The lure of apocalypse is not just the thrill of destruction. It’s the dream of the blank slate. One stray comet, one deadly plague, one dolorous blow from the headless NUG-SHOHAB, and all our troubles will be over. Sure, the world will be a smoking ruin, but that term paper you have to write, those bills you have to pay, those intractable social problems that we just aren’t up to solving—they’ll all be made moot. Cosmic Do-Over. Tabula Rasa. Inbox Zero.
When I put this weblog in mothballs two years ago, I was feeling depressed about the internet, and all the ways in which it seemed to be falling short of what we’d hoped for it. I said it didn’t surprise and delight me any more. I still feel that way (see Anil Dash’s recent “The Web We Lost“), but I resist the urge to disown the optimism of the 1990s and early 2000s, no matter how naive or embarrassing it all seems in retrospect. That would let us all off the hook too easily for the things we didn’t accomplish. (For the record: the internet still surprises and delights me from time to time.)
Dreams of utopia and dreams of apocalypse are both ways of talking about the future—no, scratch that—they are ways of talking, if only obliquely, about a radically different present. In a society that seems to have given up trying to imagine anything much better than multinational capitalism, you need to sneak up on social criticism. Dress it up with rayguns or zombies. Set it in some freaky futuristic-sounding year like 2012.
That’s fine and all. But what are you supposed to do when the world doesn’t end? What do you do when the flying saucers don’t land, the Mayan star-demons don’t tear us to shreds, the Rapture comes and goes and God doesn’t take a single one of us? Or, what do you do when a revolutionary new technology rewires the world yet leaves all the power structures and patterns that predated it intact? How do you make your way and make a difference in a world that refuses to end, a world neither apocalypse nor utopia, a world where the slate will never come clean?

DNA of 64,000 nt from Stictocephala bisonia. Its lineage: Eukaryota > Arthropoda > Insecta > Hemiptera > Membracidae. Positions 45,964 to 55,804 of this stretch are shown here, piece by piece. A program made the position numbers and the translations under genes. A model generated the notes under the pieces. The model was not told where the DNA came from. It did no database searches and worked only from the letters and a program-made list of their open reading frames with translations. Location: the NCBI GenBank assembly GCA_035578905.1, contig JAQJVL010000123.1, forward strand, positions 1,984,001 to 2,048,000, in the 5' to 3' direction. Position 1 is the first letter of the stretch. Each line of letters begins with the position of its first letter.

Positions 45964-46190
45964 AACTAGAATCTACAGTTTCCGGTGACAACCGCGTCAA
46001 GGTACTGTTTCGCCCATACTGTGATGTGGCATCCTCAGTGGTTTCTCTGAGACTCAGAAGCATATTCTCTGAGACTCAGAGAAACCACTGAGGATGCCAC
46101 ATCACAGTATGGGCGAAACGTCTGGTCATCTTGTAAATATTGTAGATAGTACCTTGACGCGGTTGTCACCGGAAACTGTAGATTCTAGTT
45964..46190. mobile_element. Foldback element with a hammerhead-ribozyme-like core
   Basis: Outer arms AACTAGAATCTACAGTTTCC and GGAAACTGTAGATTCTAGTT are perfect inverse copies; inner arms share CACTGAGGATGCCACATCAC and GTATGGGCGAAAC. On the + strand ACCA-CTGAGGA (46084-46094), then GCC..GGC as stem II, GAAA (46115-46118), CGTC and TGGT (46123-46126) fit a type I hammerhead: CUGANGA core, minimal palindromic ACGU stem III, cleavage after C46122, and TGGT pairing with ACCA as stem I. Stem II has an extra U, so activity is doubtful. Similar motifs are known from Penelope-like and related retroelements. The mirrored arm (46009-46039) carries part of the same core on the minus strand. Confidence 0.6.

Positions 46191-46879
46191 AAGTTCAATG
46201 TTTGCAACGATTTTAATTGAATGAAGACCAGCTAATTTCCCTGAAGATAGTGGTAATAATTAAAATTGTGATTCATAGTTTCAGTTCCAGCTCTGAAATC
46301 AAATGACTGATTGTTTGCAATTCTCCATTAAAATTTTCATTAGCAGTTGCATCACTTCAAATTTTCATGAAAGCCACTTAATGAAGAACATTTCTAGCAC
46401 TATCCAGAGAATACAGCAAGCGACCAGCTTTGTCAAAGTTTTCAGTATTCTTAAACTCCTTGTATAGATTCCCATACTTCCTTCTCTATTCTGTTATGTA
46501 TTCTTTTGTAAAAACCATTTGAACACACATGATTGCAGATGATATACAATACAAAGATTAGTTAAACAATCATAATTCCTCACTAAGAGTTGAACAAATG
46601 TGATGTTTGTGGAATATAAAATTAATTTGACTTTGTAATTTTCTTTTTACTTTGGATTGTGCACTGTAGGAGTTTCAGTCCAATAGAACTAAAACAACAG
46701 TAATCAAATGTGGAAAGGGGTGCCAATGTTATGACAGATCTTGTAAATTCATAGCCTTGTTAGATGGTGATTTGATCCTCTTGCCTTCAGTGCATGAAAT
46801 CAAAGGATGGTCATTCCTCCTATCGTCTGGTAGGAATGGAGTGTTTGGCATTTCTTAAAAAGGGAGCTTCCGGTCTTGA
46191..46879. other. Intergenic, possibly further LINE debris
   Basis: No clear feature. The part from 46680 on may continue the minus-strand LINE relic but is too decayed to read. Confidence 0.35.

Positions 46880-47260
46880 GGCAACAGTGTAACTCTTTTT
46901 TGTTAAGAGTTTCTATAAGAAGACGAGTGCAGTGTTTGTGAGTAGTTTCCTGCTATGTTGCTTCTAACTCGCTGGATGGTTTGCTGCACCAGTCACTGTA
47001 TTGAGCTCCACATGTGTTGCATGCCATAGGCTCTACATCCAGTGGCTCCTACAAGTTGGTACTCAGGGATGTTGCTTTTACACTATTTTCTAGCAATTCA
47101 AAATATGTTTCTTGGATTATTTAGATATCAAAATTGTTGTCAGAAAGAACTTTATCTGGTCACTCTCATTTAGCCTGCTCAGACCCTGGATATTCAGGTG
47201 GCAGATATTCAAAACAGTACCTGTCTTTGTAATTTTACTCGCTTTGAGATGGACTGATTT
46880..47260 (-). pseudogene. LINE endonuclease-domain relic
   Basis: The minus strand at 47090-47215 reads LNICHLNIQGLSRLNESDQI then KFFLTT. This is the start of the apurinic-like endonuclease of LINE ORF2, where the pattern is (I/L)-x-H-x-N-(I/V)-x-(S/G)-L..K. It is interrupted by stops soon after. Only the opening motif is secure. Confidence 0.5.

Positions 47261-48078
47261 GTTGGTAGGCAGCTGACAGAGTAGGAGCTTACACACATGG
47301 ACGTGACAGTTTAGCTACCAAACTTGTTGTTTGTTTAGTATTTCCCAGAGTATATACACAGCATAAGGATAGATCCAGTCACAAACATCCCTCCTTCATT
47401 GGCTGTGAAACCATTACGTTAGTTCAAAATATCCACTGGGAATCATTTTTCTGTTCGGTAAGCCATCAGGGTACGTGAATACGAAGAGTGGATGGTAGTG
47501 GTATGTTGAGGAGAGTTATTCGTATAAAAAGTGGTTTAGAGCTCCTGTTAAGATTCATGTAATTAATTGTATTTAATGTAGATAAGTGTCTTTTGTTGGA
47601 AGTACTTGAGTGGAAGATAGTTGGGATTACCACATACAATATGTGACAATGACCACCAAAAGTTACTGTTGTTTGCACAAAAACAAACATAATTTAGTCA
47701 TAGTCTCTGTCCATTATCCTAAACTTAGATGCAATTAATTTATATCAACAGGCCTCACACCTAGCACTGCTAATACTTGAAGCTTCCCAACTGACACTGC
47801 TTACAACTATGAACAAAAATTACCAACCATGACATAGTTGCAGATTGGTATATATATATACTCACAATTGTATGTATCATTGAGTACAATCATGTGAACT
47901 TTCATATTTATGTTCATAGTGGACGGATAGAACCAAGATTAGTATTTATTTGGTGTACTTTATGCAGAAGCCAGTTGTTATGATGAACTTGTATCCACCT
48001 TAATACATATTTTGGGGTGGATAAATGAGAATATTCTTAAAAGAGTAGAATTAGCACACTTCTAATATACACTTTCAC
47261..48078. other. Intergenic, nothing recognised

Toward the end of The Invisibles, one character tries to tell King Mob, the ass-kicking anarchist hero of the series, “Amid all the bangs and the drama and the grand passions, it’s kindness, and just ordinary goodness, that stands out in the end.” In fact, King Mob spends most of the comic shooting people, using time travel to hook up with women from different decades, and reminding everyone how cool he is. But Dane, resolutely unglamorous, saves the world just by being a good person. And the final issue finds Dane doing nothing more dramatic than giving comfort to a dying friend. I know which kind of heroism is more meaningful to me. This week especially.
The end of the Mayan calendar is not an apocalypse at all, of course. It’s just like Y2K–another big odometer rolling over. That can mean as much as or as little as you want it to. What’s the end-of-the-world equivalent of “think globally, act locally”? Think apocalyptically, act… ordinarily? Think as if the world is ending, act as if it isn’t.
I don’t know how many times I’ve read The Invisibles, but I dug out the final issue to write this post and I noticed one more thing I’d never seen before. The final issue is actually set on December 22, 2012. The day after the Mayapocalypse. Suck on that, fourteen-years-ago internet arguer.
The first line on the first page of the first issue of The Invisibles is: